"[A despotic] government always [keeps] a kind of standing army of newswriters who, without any regard to truth or to what should be like truth, [invent] and put into the papers whatever might serve the ministers. This suffices with the mass of the people who have no means of distinguishing the false from the true paragraphs of a newspaper."

--Thomas Jefferson to G. K. van Hogendorp, Oct. 13, 1785. (*) ME 5:181, Papers 8:632
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Offline Cavebear

Re: Political correctness: a force for good? A Munk Debate
« Reply #17 on: May 25, 2018, 12:26:40 PM »
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Fake news isn't new ...

"[A despotic] government always [keeps] a kind of standing army of newswriters who, without any regard to truth or to what should be like truth, [invent] and put into the papers whatever might serve the ministers. This suffices with the mass of the people who have no means of distinguishing the false from the true paragraphs of a newspaper."

--Thomas Jefferson to G. K. van Hogendorp, Oct. 13, 1785. (*) ME 5:181, Papers 8:632

If the Deep State is the enemy, (and R-D they swampwhy do you vote Republican (if I may such an assumptiion).  If you vote for a 3rd party please say so.  You need not be specific about it.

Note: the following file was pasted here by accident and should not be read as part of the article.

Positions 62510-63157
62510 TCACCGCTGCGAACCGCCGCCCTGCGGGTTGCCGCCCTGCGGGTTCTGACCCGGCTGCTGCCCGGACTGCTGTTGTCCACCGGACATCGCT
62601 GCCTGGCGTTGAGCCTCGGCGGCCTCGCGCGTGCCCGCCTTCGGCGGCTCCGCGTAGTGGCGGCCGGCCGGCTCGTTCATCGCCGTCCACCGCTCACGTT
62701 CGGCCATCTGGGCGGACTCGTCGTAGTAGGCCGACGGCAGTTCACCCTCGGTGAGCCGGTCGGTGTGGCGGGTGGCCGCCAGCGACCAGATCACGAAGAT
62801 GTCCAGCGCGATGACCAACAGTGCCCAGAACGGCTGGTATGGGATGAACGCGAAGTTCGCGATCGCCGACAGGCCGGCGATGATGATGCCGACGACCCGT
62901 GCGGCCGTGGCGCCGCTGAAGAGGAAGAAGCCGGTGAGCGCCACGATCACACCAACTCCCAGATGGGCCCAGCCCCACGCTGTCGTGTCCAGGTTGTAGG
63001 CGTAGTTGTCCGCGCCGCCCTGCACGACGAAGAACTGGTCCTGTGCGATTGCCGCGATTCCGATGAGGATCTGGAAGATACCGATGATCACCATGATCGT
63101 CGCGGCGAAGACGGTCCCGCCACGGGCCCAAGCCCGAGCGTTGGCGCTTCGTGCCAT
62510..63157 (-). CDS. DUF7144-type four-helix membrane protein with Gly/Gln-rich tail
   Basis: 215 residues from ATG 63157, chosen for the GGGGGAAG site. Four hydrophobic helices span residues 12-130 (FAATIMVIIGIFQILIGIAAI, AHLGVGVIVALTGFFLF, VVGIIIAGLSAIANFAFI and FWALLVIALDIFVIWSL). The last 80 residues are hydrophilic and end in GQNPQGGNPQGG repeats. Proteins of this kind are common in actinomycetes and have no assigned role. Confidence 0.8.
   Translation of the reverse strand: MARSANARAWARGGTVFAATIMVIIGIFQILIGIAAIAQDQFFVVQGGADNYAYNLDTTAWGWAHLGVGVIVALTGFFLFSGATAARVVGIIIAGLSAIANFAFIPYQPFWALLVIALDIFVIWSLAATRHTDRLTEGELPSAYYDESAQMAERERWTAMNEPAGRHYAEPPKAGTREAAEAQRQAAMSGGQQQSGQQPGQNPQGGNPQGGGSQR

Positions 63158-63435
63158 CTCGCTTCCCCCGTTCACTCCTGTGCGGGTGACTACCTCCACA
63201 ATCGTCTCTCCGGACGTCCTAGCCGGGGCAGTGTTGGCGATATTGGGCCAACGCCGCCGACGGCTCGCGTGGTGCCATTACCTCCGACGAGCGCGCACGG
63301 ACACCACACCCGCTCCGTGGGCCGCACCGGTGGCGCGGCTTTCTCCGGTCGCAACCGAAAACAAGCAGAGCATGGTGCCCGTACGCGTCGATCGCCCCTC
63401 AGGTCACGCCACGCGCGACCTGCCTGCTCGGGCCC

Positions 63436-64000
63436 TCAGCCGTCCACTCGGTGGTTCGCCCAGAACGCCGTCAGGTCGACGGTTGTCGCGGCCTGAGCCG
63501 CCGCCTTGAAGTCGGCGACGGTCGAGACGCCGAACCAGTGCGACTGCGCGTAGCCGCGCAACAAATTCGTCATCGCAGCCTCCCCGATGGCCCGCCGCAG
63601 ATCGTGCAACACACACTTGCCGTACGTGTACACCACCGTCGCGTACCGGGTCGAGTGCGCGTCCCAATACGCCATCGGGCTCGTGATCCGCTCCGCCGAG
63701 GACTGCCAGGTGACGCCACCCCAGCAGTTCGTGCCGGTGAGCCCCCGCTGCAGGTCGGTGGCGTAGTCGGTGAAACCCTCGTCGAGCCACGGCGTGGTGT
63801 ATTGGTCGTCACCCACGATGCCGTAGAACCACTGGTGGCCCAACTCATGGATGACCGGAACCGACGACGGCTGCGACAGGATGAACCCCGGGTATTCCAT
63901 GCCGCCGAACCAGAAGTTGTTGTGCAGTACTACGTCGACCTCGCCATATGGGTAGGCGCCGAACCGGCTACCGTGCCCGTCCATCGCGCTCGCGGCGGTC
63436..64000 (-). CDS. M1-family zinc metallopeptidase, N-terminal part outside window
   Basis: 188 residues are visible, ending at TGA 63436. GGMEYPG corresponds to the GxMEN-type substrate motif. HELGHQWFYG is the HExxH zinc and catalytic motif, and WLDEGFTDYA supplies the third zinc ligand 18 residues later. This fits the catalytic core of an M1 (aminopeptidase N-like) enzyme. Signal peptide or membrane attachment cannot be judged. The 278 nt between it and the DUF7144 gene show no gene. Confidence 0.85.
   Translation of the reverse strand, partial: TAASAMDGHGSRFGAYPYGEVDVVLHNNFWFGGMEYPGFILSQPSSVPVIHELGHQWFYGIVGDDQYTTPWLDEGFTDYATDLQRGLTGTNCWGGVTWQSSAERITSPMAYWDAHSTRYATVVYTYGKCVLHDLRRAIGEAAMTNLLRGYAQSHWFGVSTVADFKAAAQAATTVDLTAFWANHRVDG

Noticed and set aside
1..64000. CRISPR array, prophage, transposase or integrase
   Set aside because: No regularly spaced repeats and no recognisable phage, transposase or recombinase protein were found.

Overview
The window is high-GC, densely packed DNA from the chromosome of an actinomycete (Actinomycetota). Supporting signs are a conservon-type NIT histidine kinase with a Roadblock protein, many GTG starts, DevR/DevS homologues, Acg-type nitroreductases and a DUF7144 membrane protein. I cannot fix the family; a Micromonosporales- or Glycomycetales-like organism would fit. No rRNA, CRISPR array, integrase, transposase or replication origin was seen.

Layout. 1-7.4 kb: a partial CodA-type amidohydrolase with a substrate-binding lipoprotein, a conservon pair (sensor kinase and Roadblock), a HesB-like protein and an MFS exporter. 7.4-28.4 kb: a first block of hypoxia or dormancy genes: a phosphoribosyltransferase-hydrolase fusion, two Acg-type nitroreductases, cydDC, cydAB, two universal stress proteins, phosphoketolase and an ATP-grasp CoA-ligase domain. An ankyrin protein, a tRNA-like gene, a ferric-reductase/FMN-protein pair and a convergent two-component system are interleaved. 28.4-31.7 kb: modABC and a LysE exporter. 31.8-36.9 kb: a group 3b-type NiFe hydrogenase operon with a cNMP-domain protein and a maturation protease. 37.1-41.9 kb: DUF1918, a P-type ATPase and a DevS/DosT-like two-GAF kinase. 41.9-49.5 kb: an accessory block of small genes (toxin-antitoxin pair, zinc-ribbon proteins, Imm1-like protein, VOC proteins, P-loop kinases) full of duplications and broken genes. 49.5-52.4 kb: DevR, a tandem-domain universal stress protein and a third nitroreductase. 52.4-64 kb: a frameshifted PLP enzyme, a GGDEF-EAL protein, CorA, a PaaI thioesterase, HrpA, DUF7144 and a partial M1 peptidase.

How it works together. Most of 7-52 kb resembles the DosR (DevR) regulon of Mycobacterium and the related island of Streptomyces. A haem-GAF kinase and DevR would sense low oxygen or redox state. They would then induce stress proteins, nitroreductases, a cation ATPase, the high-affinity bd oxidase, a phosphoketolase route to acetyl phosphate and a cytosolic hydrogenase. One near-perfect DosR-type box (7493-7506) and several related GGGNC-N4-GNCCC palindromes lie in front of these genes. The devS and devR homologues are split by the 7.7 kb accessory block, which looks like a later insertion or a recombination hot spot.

Atheist born, atheist bred.  And when I die, atheist dead!

Offline Baruch

Re: Political correctness: a force for good? A Munk Debate
« Reply #18 on: May 25, 2018, 06:29:34 PM »
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If the Deep State is the enemy, (and R-D they swampwhy do you vote Republican (if I may such an assumptiion).  If you vote for a 3rd party please say so.  You need not be specific about it.

The big two parties, are by necessity, partners (shadow boxing), and are Establishment.  They maintain a status quo which is both a blessing and a curse.  The Deep State is certainly involved with both, they would be remiss not to.  But Bernie wasn't a Democrat, and Donald wasn't a Republican ... this scared the alphabet soup into over-reaction, which I haven't seen since the Nixon administration.  The ideal Deep State candidate is someone they know from long experience and compromised integrity, the they can control as they like (for the children).

This last election cycle was personally disastrous emotionally, and is till ongoing.  Well yes, this last time, I voted Gary Johnson (and glad I didn't vote Jill Stein).  I will never vote D or R again ... I am done with their insanity ... I shouldn't have put up with it for 40 years now, I should have gone Libertarian when we got to meet the VP Libertarian candidate in person at college in 1976 ... but I couldn't see the wisdom of that back then.  It is better for Hitler or Stalin to be elected, than for me to continue to sacrifice my integrity on worthless politicians.